Throughout the Farseer trilogy, FitzChivalry holds a position of authority, though that authority is never absolute and shifts dramatically based on the situation in which he finds himself. From the opening of the first book, when the first-person narrative begins, he assumes some authority over even the reader; he is the mediator through which the reader experiences the Six Duchies and the events of the Red Ship War. Shortly thereafter, FitzChivalry begins to relate his own experiences rather than presenting his musings on the nature of history, and the reason for his peculiar name is made plain; he is the bastard son (hence the “Fitz,” which is quickly applied to him) of the heir apparent to the throne of the Six Duchies, a man named Chivalry (Hobb, Apprentice 5-11). While bastardy is not the most auspicious origin for a warrior-hero, it does have certain advantages; soon after FitzChivalry is brought to the capital of the Six Duchies, his grandfather, King Shrewd, lines these out to the youngest of his own three sons. Being “a diplomat no foreign ruler will dare to turn away” or the potential foundation of “[marital] alliances” is certainly more in line with the traditional warrior-hero concept than illegitimate origin, though even this is nuanced by the king’s mention of the utility of having a bastard to work “the diplomacy of the knife” (49-51).

The authority FitzChivalry holds is invoked and evoked at several later points in the trilogy. He is at one point sent along with his uncle, Verity, to investigate and correct a deficiency in one major nobleman’s execution of his defense duties; while on this trip, he ostensibly serves as a dog-boy to his uncle, but is bidden to be ready to execute the King’s Justice in the form of assassination should it be needed—both positions of authority, albeit dubious—and in the former guise sharply issues orders to the wife of the major nobleman in question before counseling her to steer her husband to a better course of action (127-62). Later, he represents Verity—who awarded him a heraldic emblem of his own—to his fiancée in a politically-based marriage, a position of honor if of mixed intent, for FitzChivalry is bidden to kill the heir to another realm while on that journey (355-426). Some time later in the trilogy, FitzChivalry is offered lands and a title although he rejects them, and still later serves as a formal witness to a ceremonial request made of the king by a prince of the realm, again a post of honor though an inactive and minor one (Hobb, Royal 323-25, 374-81, 595-96). Partly as a result of the request he witnessed, FitzChivalry is offered a chance at regency of the Six Duchies, which would be an exceedingly elevated position save that the offering skirts the very edge of treason—“not treason, quite, and yet…” (591-98). In each instance of FitzChivalry being offered or exercising power, there is a taint or a twist that shades it.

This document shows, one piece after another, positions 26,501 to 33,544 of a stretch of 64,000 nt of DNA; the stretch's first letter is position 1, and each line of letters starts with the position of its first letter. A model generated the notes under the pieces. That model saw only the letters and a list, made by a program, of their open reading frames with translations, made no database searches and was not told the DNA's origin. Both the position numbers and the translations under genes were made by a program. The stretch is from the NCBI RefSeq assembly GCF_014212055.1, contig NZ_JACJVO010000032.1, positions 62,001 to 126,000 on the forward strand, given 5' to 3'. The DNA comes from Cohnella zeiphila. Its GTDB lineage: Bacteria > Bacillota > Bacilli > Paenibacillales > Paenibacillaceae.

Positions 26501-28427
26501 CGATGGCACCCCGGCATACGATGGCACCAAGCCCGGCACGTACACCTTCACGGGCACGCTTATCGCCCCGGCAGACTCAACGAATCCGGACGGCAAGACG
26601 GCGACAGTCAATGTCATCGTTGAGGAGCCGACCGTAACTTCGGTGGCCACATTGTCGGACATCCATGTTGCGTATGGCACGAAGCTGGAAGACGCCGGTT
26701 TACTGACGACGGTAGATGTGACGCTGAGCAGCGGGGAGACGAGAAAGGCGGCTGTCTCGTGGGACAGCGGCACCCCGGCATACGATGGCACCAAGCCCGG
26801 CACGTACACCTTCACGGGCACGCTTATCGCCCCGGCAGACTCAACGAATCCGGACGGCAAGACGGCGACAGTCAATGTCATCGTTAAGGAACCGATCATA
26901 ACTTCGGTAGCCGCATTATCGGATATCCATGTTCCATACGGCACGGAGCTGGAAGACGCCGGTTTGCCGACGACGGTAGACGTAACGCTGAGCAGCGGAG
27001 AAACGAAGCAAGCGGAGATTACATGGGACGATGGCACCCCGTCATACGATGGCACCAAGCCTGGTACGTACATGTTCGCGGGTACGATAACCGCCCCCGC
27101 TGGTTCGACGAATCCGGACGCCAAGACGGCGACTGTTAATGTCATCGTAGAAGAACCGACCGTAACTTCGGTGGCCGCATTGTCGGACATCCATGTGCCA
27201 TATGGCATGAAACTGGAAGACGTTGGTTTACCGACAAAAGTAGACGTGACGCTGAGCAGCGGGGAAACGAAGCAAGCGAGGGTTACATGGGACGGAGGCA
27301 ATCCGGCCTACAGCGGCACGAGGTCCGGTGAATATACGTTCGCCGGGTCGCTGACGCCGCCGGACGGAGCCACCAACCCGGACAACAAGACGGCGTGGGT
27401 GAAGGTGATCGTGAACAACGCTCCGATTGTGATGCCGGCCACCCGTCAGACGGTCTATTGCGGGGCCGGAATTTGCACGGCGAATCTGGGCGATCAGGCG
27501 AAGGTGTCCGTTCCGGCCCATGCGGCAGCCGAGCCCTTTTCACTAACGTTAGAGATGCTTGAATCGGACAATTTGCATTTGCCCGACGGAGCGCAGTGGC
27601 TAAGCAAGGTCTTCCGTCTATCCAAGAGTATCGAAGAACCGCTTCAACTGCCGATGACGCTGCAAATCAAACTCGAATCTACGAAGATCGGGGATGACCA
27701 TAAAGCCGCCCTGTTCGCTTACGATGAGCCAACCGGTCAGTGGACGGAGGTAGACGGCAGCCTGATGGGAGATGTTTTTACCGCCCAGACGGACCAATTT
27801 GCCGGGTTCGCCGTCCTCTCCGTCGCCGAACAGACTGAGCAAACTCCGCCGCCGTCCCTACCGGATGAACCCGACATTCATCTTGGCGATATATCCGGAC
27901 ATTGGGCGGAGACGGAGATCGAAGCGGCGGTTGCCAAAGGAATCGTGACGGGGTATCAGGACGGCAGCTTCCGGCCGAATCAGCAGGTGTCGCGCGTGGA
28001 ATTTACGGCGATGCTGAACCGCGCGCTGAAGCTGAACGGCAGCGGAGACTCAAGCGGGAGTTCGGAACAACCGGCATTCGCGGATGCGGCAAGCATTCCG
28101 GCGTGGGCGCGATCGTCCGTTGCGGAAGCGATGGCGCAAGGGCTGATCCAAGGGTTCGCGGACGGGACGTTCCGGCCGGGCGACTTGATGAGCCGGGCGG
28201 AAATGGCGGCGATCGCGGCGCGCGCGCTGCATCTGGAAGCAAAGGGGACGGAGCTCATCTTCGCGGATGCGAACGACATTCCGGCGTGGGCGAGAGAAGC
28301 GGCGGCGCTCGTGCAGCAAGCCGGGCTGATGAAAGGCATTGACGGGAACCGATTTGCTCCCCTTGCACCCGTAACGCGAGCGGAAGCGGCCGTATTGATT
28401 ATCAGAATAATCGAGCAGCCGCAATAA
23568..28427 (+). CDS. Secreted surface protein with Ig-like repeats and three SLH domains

FitzChivalry’s magic is similarly nuanced; in him are combined the “highest” and “lowest” of mystical disciplines, the royal Farseer Skill—which allows human minds to touch one another and speak and can allow a greater dominance by one over another than does any physical force—and the much feared and hated animal-magic of the Wit—which fosters a sense of the life of the world and a permits a sharing of being, not dominance but union in mind and heart and spirit, between human and animal—respectively (Hobb, Royal 1-3). The former, in which he is trained at the king’s express command and—“the Skill is not taught to bastards”—against all tradition (Hobb, Apprentice 248, 254, 262), allows him to lend mental strength to his prince for the defense and maintenance of the Six Duchies (Hobb, Apprentice 287-88, 332-33, 425-26; Royal 326-27; Quest 697, 699, 711-17). The latter, the Wit, is reviled in the Six Duchies, a foulness considered curable only by hanging, drawing and quartering, and burning its practitioners—“it was never accounted a crime, in the old days, to hunt them down and burn” users of the Wit—though to point up a nuance, all people have a measure of it (Hobb, Apprentice 38-43, 263; Royal 652-55, 674-75; Quest 606, 673-76). FitzChivalry uses both Skill and Wit throughout the Farseer trilogy, sometimes to good ends and sometimes to bad, but they ultimately operate in juxtaposition to their “popular” perceptions; FitzChivalry and his prince are betrayed almost to the point of ruin through the Skill, and FitzChivalry wakens the salvation of the Six Duchies through the Wit—“Blood and the Wit…can wake the dragons” in which Verity places his hopes for the salvation of the Six Duchies (Quest 480, 610-58, 738). The noble becomes a device of treachery and the base saves all; magic becomes nuanced.